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Coft. I fuffer for the truth, Sir: for true it is, I was taken with Jaquenetta, and Jaquenetta is a true girl; and therefore welcome the four cup of profperity: affliction may one day fmile again, and until then, fit thee down, forrow. [Exeunt.

SCENE changes to Armado's Houfe.

Enter Armado, and Moth.

Arm. BOY, what fign is it, when a man of great fpirit grows

Moth. A great fign, Sir, that he will look fad. Arm. Why, fadness is one and the self-fame thing, dear imp.

Moth. No, no; O lord, Sir, no.

Arm. How can'ft thou part fadness and melancholy, my tender Juvenile ?

Moth. By a familiar demonftration of the working, my tough Signior.

Arm. Why, tough Signior? why, tough Signior? Moth. Why, tender Juvenile? why, tender Juvenile? Arm. I fpoke it tender Juvenile, as a congruent epitheton, appertaining to thy young days, which we may nominate tender.

Moth. And I tough Signior, as an appertinent title to your old time, which we may name tough. Arm. Pretty and apt.

Moth. How mean you, Sir, I pretty, and my saying apt? or I apt, and my faying pretty?

Arm. Thou pretty, becaufe little.

Moth. Little! pretty, because little; wherefore apt? Arm. And therefore apt, because quick.

Moth. Speak you this in my praise, master?
Arm. In thy condign praife.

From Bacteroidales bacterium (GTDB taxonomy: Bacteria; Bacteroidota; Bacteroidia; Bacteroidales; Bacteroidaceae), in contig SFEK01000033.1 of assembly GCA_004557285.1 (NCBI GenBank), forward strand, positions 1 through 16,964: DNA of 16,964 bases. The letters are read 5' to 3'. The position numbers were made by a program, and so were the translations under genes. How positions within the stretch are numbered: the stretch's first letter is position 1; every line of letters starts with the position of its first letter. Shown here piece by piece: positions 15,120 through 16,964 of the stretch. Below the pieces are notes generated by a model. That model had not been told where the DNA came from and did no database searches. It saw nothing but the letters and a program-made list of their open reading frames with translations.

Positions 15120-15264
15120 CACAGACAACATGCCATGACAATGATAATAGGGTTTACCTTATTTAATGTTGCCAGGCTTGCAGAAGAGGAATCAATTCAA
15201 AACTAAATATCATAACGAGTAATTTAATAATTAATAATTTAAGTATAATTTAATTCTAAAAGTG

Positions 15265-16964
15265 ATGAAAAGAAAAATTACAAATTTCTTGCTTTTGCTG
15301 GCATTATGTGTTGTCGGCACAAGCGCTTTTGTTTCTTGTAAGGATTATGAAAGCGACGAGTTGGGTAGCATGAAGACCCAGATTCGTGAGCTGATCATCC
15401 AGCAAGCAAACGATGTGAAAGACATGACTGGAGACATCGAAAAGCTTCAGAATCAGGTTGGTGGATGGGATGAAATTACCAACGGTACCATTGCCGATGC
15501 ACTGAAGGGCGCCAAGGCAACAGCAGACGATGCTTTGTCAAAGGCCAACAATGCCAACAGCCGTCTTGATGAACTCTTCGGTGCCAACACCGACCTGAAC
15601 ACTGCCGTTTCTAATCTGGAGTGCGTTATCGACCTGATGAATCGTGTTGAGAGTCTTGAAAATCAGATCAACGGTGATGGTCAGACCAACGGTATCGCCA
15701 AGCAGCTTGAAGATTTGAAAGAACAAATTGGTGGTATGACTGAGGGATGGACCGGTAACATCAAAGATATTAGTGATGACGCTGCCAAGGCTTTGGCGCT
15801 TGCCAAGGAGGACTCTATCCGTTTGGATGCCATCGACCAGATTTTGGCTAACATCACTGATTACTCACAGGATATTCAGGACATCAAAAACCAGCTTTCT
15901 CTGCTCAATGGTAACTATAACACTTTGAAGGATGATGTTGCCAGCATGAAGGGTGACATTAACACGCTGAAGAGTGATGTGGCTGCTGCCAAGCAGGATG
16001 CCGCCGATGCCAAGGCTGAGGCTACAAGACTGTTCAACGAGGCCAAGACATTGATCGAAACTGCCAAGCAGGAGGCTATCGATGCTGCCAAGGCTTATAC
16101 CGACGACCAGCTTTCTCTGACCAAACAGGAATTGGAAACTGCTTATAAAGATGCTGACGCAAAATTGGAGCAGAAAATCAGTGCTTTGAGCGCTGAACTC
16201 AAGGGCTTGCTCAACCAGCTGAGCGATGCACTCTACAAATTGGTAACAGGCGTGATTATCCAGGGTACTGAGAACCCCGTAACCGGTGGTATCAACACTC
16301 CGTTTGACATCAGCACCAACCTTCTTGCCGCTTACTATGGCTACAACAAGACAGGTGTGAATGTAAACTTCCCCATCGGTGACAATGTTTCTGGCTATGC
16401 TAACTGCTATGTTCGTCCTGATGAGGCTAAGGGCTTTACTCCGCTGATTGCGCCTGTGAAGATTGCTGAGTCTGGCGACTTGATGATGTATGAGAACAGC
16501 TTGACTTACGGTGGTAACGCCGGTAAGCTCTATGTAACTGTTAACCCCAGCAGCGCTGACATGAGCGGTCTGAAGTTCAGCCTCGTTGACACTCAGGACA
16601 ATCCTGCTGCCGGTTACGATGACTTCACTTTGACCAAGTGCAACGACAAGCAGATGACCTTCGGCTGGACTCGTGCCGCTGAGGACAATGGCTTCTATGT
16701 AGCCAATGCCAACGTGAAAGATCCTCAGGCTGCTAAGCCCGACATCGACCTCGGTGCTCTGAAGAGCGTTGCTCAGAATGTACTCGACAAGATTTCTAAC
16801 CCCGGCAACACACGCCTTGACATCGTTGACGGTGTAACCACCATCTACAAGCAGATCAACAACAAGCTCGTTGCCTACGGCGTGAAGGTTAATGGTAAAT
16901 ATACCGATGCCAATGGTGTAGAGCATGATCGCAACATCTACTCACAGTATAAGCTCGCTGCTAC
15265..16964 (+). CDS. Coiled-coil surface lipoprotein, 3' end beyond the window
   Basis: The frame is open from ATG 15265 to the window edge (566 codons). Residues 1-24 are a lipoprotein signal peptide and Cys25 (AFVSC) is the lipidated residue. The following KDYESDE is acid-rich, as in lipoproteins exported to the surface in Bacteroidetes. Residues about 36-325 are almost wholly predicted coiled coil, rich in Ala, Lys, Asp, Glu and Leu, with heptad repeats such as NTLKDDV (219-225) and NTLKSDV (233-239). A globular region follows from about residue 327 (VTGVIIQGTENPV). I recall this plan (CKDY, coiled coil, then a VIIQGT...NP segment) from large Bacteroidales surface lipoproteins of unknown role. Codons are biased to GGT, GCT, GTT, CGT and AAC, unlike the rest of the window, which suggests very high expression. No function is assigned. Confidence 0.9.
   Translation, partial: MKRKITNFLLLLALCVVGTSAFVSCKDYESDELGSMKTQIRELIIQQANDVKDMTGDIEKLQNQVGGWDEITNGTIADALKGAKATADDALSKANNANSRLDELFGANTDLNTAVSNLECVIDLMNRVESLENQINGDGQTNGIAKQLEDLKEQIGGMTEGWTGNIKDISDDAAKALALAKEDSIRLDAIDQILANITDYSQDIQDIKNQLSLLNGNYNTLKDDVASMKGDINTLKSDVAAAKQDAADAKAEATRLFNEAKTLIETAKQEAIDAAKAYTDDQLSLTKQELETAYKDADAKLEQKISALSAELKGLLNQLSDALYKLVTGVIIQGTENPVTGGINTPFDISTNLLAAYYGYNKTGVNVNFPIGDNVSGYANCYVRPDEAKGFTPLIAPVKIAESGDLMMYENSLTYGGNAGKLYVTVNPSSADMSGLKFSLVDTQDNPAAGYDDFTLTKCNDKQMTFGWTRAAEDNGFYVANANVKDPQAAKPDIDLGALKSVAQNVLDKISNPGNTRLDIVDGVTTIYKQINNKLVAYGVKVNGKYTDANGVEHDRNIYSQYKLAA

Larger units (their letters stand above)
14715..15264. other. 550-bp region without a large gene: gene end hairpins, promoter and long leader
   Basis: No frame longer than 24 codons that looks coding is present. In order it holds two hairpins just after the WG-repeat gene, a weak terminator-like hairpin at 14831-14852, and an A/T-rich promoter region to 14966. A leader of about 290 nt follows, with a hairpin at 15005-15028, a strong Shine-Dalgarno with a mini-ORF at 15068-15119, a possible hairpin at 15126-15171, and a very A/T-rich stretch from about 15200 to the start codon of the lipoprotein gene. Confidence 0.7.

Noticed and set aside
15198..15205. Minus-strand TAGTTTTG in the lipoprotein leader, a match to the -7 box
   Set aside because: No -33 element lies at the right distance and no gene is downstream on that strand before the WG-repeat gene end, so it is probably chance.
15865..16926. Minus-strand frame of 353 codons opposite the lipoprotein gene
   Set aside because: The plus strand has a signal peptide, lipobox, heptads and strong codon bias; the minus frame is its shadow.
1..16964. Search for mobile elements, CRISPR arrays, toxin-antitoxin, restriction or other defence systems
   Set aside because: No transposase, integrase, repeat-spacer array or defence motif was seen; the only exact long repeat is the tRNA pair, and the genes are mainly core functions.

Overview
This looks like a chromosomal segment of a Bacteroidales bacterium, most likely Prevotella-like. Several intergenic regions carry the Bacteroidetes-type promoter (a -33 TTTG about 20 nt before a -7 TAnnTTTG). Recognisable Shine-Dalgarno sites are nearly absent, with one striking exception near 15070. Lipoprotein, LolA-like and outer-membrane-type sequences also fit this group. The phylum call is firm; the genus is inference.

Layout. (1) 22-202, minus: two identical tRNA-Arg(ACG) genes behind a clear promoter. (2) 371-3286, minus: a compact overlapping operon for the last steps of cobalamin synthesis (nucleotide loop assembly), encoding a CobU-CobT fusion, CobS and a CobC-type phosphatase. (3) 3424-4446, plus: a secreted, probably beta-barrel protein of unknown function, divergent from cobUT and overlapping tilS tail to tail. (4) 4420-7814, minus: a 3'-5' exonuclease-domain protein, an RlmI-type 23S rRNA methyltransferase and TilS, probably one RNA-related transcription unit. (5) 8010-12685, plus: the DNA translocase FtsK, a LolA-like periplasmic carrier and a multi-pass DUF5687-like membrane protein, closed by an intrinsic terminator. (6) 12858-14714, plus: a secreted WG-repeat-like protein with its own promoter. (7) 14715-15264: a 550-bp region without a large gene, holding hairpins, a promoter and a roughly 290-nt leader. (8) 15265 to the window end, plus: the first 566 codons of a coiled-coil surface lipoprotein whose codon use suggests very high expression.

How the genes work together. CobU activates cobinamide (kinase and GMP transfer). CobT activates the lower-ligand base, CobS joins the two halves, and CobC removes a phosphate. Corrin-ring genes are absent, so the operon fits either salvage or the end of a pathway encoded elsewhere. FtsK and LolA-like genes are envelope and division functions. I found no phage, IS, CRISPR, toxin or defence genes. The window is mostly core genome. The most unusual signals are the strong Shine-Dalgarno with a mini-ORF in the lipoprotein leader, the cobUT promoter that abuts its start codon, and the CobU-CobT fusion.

Moth. I will praise an eel with the same praise.
Arm. What? that an eel is ingenious.

Moth. That an eel is quick.

Arm. I do fay, thou art quick in anfwers. Thou heat'ft my blood.

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Moth. I am answer'd, Sir.

Arm. I love not to be croft.

Moth. He speaks the clean contrary, croffes love not him.

Arm. I have promis'd to study three years with the King.

Moth. You may do it in an hour, Sir.
Arm. Impoffible.

Moth. How many is one thrice told? Arm. I am ill at reckoning, it fits the spirit of a tapster.

Moth. You are a gentleman, and a gamefter. Arm. I confefs both; they are both the varnish of a compleat man.

Moth. Then, I am fure, you know how much the grofs fum of deuce-ace amounts to.

Arm. It doth amount to one more than two.

Moth. Which the base vulgar call, three.
Arm. True.


Moth. Why, Sir, is this fuch a piece of study? now here's three ftudied ere you'll thrice wink; and how eafie it is to put years to the word three, and study three years in two words, the dancing-horfe will tell


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Arm. A molt fine figure.

Moth. To prove you a cypher.

Arm. I will hereupon confefs, I am in love; and as it is bafe for a foldier to love, fo am I in love with a base wench. If drawing my fword against the humour of affection would deliver me from the reprobate thought of it, I would take Defire prifoner; and ranfom him to any French courtier for a new devis'd curt'fie. I think it fcorn to figh; methinks, I fhould out-fwear Cupid. Comfort me, boy, what great men have been in love?